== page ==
Clinton continually attacked her opponent on his business career, joking to the crowd about Trump’s losses from his casinos, “I don’t know how smart it is, losing a billion dollars on a casino. I thought the house always won.” She also questioned whether Trump’s claims that he may not accept the result of election disqualified him from being president. She offered that, “We’ve always had a peaceful transfer of power in the United States. We’ve always had democracy over dictatorship, rule of law over a strongman. The United States is bigger than Donald Trump.”
She even joked to supporters who might know people considering voting for Donald Trump, “You know, it’s not too late to stage an intervention. Friends don’t let friends vote for Donald Trump”
Listing a variety of issues from immigration and criminal justice reform to college affordability, Clinton stressed the significance of the participating in this election. She added, “This is a crossroad election. There could not be two different agendas and visions than between me and Donald Trump.”
Ending her speech, she told the crowd, “You’d better vote. Think about the future we want, think about the future we can create and remember love trumps hate.”
Haverford students were overwhelming enthusiastic about the evening. As she left the event, Corcoran said simply, “It was just amazing.”
Last Wednesday, Dr. Adrienne Shaw, an assistant professor at Temple University, gave a lecture in Chase Hall on Haverford campus entitled “Representation Matters. Reframing Arguments for Diversity in Digital Games.” After a short introduction from representatives of the college’s Distinguished Visitor and the Gender and Sexuality Studies Program – a sponsor of the lecture – Dr. Shaw began her presentation.
Shaw’s talk was heavily based around research done for her book, Gaming at the Edge: Sexuality and Gender at the Margins of Gamer Culture, published in 2015. This research consisted of interviews with individuals within the gaming community, during which Shaw asked the participants about representation in video games. From this method of information gathering, Shaw said she became aware that gamers considered representation “nice when it happens.”
“Representation,” in this context, refers to the inclusion of characters or situations that replicate the experiences of groups that are typically less visible in media: for example, women and girls, persons of color and members of the LGBTQ+ community.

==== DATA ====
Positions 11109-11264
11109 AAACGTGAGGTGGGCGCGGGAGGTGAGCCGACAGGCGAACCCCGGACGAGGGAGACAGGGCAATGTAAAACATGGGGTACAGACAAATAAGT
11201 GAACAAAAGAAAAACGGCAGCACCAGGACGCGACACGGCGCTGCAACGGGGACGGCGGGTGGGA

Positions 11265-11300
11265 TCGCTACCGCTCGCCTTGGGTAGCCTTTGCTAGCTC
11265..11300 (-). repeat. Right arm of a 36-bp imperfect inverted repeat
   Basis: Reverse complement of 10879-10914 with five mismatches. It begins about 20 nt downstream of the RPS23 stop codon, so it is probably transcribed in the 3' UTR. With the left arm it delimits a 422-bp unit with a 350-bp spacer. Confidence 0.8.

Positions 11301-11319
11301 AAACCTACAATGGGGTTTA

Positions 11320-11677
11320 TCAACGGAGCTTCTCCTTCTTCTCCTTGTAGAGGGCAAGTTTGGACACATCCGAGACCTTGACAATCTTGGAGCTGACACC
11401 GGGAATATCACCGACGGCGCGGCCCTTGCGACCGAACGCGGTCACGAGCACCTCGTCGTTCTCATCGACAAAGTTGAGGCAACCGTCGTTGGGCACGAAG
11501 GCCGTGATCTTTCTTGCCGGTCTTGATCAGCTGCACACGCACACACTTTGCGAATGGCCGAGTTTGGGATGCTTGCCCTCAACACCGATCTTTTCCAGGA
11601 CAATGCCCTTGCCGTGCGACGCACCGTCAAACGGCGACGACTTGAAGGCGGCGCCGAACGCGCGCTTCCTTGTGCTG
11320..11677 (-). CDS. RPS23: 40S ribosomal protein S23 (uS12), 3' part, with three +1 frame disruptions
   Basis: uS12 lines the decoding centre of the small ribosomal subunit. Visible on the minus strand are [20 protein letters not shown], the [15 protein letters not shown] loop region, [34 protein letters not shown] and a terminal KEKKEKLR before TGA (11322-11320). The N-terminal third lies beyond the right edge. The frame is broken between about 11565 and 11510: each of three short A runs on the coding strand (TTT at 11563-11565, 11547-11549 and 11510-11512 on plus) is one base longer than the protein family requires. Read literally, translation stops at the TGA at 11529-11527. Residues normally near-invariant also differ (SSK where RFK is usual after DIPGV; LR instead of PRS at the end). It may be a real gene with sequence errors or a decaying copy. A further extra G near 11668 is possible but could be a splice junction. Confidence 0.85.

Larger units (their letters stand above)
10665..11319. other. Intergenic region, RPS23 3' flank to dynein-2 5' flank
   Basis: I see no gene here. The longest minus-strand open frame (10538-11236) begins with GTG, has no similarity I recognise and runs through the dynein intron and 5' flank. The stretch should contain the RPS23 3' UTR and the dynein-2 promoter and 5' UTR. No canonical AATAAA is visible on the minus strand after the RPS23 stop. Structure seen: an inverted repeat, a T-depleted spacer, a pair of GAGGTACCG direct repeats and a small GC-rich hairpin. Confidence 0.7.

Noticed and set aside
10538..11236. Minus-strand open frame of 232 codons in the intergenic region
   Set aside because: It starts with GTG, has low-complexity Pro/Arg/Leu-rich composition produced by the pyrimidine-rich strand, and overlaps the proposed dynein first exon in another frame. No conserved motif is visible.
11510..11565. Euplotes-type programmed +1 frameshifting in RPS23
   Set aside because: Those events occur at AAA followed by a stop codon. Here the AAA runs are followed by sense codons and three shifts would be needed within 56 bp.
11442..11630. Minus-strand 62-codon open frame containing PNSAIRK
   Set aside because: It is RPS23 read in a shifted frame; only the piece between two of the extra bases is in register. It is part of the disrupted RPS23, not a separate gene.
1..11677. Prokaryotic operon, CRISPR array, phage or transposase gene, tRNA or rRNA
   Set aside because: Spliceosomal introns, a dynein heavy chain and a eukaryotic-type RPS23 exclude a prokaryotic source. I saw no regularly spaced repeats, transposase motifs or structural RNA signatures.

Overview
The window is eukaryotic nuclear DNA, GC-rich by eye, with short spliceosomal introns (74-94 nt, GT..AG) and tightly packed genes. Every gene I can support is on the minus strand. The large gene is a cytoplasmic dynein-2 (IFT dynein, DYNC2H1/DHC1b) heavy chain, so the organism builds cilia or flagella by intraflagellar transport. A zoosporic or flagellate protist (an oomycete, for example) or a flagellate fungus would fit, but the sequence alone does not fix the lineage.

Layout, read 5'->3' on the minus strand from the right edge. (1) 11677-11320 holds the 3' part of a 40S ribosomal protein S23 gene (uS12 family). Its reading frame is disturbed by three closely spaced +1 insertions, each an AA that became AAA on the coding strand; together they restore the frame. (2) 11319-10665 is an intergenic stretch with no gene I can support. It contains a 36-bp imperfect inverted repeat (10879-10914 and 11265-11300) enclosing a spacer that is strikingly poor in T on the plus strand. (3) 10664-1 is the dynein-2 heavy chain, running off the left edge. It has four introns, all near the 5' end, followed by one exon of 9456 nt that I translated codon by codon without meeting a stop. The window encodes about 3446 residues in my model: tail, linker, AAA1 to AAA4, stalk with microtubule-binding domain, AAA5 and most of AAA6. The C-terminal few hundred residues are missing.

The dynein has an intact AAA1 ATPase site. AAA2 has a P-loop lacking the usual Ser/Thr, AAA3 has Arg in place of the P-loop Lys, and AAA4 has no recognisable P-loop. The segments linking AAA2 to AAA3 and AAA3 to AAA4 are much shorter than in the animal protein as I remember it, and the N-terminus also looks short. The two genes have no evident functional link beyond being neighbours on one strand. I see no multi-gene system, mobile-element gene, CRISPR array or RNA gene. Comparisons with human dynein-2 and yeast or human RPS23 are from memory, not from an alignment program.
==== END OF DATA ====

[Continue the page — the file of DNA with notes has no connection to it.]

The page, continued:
Aware of this trend, Dr. Shaw framed her goal in relation to addressing the problem-fraught issue of representation in gaming: more and better representation can be achieved by looking at the areas where there is no need for it. To emphasize this idea, Dr. Shaw presented evidence collected by Rosalind Wiseman and Ashly Burch, presented at the Game Developers Conference in 2015. In a study of children, male and female, young and adolescent, they found that kids don’t have strong preferences for the gender of the character they select in-game.
So why push the gaming industry for better representation? As Adrienne Shaw explains it, this movement is fourth-wave feminism. Also known as cyberfeminism and occasionally post-feminism, fourth-wave feminism has emerged in response to post-World War Two shifts from female to male computer operators. As men returned from war and took over jobs in the computing field, they were set on the path to dominance in the gaming industry, which emerged in the 1970s. Studies of those employed in said industry show that games are made by overwhelming majorities of white heterosexual males. Fourth-wave feminism presents itself in “Women in Games” efforts, popular especially in the early 2010s.
Dr. Shaw accepts that “change takes time,” and compared the current “wave” of feminism to a slow but powerful eroding force which will continue to challenge game-makers to push themselves toward greater representation of minorities in games. Her current work involves a longitudinal study of LGBTQ+ inclusion in games, spanning the last three decades. After a handful of concluding questions from the audience, Dr. Shaw wrapped up her presentation with a warning: the gaming industry will need a structural renovation before it embraces the diversity of gamers.